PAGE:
Life would be very boring if you did not reach out and do something extraordinary once in awhile. Go ahead. You have earned it.
The Final Word
Being frugal is not being cheap. And being frugal is definitely not the same as being chintzy. Quite the contrary. Being frugal means that you have made a lifestyle choice to spend your money on the things you need, no more and no less. I call that the Sweet Spot of Frugal.
If you plan well. you will be able to celebrate your frugality y doing special and joyful. So my recommendation? Go ahead and use it up, wear it out and make it do. And if you can not do that, do without.
Enjoy your next adventure through common sense and thoughtful preparation!
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Bargain Bin: Below you will find links to the items related to today’s article as well as some books and supplies to get you focused on frugality.
Clara’s Kitchen: Wisdom, Memories, and Recipes from the Great Depression: If you don’t know about Clara, be sure to read Depression Cooking: A Visit to Clara’s Kitchen.
Growing Up in the Great Depression: If you liked Clara’s Kitchen, you are going to love this book. Written by 93 year old Delores Mixer, learn about her life growing up during the Great Depression. The ways that she and her brother contributed to the family “kitty” are ingenious. (Going to the Ice Warehouse, picking up pieces that fell off the ramp, then selling them to neighbors for a few cents a chunk – that is just one example.)
Color Me Calm: 100 Coloring Templates for Meditation and Relaxation: This book was my latest splurge and what a fantastic adult coloring book it is! Yes, I am totally addicted. As far as pencils go, I love the cheapies I purchased so much more than the pricey Prismacolors.
The Total Money Makeover: Classic Edition: A Proven Plan for Financial Fitness: This is the simplest, most straightforward game plan for completely making over your money habits. It is based on results, not pie-in-the-sky fantasies. I personally know a number of people who have conquered debt by using Dave Ramsey’s plan.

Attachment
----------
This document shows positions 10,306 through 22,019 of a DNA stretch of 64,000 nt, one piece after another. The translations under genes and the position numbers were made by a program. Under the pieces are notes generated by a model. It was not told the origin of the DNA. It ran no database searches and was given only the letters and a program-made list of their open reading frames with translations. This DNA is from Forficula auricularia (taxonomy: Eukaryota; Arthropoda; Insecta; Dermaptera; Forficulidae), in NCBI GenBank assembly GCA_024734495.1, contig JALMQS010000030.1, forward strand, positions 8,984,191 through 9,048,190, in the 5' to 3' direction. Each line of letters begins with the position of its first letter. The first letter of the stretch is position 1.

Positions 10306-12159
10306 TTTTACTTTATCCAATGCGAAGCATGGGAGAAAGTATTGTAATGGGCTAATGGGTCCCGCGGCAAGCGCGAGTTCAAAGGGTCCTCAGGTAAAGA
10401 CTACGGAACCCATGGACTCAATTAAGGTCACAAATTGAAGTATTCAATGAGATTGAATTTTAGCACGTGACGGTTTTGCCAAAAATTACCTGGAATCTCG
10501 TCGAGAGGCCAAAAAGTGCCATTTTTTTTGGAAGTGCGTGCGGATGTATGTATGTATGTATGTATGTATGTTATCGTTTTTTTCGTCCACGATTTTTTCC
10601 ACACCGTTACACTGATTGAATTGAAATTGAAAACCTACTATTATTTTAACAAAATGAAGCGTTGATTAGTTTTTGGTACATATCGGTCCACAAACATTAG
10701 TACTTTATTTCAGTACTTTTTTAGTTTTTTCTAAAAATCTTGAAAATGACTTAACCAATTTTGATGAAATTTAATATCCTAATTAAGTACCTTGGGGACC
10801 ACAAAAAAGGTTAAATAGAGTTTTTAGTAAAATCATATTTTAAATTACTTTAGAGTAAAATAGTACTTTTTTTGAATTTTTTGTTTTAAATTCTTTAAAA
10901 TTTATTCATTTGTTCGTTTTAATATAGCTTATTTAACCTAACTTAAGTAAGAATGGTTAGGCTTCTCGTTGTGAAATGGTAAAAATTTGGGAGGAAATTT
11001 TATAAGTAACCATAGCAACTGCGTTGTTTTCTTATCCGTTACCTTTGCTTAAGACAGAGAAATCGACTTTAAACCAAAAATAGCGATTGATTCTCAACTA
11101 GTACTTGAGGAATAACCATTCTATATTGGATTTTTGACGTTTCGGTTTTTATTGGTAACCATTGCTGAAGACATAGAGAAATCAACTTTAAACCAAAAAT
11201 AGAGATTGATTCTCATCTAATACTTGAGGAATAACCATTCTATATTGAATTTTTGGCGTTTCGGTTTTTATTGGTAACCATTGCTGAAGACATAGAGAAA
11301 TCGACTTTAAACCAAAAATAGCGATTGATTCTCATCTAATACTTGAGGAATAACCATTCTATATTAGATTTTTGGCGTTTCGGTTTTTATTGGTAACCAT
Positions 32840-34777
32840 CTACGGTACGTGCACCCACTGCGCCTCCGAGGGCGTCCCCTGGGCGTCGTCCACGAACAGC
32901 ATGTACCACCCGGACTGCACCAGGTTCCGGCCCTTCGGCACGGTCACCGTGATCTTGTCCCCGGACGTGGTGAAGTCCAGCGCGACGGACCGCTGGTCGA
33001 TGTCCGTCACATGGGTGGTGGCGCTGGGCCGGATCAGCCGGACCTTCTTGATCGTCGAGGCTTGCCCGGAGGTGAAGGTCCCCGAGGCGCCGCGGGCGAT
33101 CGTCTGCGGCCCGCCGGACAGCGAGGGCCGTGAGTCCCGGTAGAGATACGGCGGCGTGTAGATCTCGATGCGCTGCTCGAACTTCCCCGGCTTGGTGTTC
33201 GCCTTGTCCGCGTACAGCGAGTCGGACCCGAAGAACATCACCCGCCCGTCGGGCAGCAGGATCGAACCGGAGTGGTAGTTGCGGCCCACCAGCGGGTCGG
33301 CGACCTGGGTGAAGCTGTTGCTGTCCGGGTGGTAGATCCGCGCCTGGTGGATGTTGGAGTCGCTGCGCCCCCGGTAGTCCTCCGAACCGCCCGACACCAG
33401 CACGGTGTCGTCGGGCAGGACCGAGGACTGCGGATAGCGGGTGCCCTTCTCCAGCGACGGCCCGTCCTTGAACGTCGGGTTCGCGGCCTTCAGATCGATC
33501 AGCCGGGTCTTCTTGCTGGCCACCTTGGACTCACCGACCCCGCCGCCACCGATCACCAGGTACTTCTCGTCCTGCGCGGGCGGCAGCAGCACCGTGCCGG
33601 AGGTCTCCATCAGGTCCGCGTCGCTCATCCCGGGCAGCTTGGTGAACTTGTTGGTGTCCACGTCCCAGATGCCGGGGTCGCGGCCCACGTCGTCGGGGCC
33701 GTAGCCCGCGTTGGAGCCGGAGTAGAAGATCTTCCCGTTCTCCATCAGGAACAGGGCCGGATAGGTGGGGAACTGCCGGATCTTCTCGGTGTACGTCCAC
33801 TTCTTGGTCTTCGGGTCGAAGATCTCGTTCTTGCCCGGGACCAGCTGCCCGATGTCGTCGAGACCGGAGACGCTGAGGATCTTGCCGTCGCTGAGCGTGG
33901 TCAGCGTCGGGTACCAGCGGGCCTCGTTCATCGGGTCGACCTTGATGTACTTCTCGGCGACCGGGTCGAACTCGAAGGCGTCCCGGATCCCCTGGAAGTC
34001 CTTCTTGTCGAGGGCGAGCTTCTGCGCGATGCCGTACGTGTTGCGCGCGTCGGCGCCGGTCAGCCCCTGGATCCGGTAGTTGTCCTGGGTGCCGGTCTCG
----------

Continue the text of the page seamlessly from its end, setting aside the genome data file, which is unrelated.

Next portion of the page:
The Prepper’s Financial Guide: Written by Jim Cobb, this is the book you want to learn about a disaster-proof investment strategy to ensure stability and security before, during and beyond a marketplace meltdown. Read more in the Book Festival article Prepper Book Festival 8: Preppers Financial Guide.
The Penny-Pinching Prepper: Save More, Spend Less and Get Prepared for Any Disaster : There is nothing not to like about this book. Written by Bernie Carr, is packed with inexpensive DIY projects for keeping your family safe in any worst-case scenario.
Make the Bread, Buy the Butter: A fun book that will make you feel a teeny bit less guilty when you buy instead of making it from scratch.
Emergency Mylar Thermal Blankets (Pack of 10): I do believe in helping my neighbors in the community so a supply of these will be handy to hand out to those in need. You will be surprised at how warm these will keep you. Be sure to test one out in advance so that you have the confidence to trust the blanket in an emergency.
iRonsnow Dynamo Emergency Solar Hand Crank Self Powered AM/FM/NOAA Weather Radio, LED Flashlight, Smart Phone Charger & Power Bank: This unit has it all in one portable package. It can be also be powered using 3 AAA batteries. This is a great value.